As a software developer, I must admit that I'm not thrilled when it comes to twiddling many knobs in order to make a software product work. I'm always in favor of choosing the typical configuration right out of the box, and trying to work with it. Only if I determine that the vanilla configuration won't cut it for me, would I roll up my sleeves and start twiddling the knobs (i.e. configuring the product).
Many promising products (mostly the ones coming from the open source community) unfortunatelly tend to adopt exactly the opposite approach. Products such as Jetspeed, for example, require you to devote days to learning how to even get it to start and display the simplest portal you've built. In other words, these products bear the signs of being developed by the propeller-heads for the propeller-heads (or, in more dignified terms, by the engineers for the engineers).
Since my time is precious (I get hired to developing applications, not to tweak the configuration files), I don't intend to waste it on playing with the knobs that come with the majority of such products. Imagine if every morning, in order to start your car, you're expected to go through a complicated ritual of rewiring and messing with the internals of your car's engine. That wouldn't be deemed very practical, wouldn't it? Besides, it would definitelly not boost the car sales overall.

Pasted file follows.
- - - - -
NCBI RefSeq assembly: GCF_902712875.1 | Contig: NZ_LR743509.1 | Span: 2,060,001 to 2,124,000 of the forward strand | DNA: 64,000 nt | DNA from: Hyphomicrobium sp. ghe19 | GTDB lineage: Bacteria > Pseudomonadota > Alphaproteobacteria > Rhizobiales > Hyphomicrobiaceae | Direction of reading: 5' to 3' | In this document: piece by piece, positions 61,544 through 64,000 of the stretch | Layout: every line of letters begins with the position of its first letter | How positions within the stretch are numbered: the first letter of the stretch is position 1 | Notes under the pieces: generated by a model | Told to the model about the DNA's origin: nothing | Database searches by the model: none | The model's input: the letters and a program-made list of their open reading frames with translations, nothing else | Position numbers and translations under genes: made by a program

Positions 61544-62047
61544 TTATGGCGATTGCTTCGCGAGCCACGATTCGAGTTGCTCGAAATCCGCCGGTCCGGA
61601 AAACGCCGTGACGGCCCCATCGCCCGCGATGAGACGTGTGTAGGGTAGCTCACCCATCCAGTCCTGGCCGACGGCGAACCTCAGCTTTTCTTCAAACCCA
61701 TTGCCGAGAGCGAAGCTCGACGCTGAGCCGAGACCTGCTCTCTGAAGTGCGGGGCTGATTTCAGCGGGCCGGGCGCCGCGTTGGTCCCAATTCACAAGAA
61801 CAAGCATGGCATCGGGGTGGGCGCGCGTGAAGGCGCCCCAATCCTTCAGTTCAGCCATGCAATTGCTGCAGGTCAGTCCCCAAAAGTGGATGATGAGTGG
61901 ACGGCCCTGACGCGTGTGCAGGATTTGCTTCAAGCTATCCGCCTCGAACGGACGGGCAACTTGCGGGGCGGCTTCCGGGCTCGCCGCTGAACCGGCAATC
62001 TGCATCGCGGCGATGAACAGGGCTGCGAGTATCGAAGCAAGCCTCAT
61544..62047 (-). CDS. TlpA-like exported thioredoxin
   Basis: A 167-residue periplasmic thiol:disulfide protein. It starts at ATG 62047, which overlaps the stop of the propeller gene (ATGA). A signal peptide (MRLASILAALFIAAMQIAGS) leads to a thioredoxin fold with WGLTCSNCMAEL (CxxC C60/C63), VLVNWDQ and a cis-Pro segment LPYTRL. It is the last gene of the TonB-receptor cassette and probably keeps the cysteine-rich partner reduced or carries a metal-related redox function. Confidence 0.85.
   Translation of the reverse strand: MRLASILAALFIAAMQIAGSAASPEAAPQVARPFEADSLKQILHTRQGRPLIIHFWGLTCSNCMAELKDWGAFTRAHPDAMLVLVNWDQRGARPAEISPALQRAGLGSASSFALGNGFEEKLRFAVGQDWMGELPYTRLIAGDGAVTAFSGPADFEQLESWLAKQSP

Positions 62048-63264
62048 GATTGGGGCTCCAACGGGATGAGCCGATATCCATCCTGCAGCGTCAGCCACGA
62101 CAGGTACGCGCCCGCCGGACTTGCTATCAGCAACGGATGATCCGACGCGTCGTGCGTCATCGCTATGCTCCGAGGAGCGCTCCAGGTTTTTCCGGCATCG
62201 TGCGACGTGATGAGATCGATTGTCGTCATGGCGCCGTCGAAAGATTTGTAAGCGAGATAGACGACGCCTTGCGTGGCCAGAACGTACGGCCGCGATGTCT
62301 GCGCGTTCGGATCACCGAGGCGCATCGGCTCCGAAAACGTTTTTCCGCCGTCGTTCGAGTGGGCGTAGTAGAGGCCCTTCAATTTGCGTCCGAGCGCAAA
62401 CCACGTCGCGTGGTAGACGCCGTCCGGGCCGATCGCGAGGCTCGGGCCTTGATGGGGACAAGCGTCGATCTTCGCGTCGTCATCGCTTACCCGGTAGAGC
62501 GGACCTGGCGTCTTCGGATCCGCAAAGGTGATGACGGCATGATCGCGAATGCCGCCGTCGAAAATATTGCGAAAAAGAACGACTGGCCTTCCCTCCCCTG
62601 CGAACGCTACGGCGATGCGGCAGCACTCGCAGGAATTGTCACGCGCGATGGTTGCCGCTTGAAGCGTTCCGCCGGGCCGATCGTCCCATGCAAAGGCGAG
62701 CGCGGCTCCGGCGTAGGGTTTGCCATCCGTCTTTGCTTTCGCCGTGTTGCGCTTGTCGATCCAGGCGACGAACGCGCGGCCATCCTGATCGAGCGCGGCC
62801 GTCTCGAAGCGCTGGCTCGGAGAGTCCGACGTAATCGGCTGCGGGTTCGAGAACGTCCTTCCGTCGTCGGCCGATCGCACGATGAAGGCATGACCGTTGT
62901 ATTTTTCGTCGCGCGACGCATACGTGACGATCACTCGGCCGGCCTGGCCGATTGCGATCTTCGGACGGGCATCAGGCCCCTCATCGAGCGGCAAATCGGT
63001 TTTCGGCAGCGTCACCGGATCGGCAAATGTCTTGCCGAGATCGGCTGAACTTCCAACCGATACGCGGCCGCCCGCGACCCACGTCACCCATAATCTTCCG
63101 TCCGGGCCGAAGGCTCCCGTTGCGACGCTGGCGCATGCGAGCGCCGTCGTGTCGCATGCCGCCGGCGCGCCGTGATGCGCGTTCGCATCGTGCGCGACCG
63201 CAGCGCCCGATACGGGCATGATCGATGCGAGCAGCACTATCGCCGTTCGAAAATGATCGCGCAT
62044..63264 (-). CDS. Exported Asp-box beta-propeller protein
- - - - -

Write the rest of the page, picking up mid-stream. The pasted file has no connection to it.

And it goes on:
But for some reason, when it comes to software products, such complications are deemed almost desirable.
Anyhow, my question is this: how intuitive is it to install and set JBoss up? Do I need to turn it into a career, or can I expect to have it up and running (and serving the apps) in one afternoon?
I always like to compare a product, such as Resin web server, to some other less friendly products. Resin comes with only one configuration file (resin.conf), which is very straightforward, as opposed to dozens of config files that come bundled with open source products such as Turbine (just to give an example off the top of my head). To me, Turbine is a very hostile product, as it expects me to remember to visit all those fractured XML files and edit them. It is very taxing on my short term memory, which is why I've decided to ditch it after spending some hellish time with it.
Can I expect JBoss to be more friendly and understanding towards my limited free time and short term memory? What's your experiences?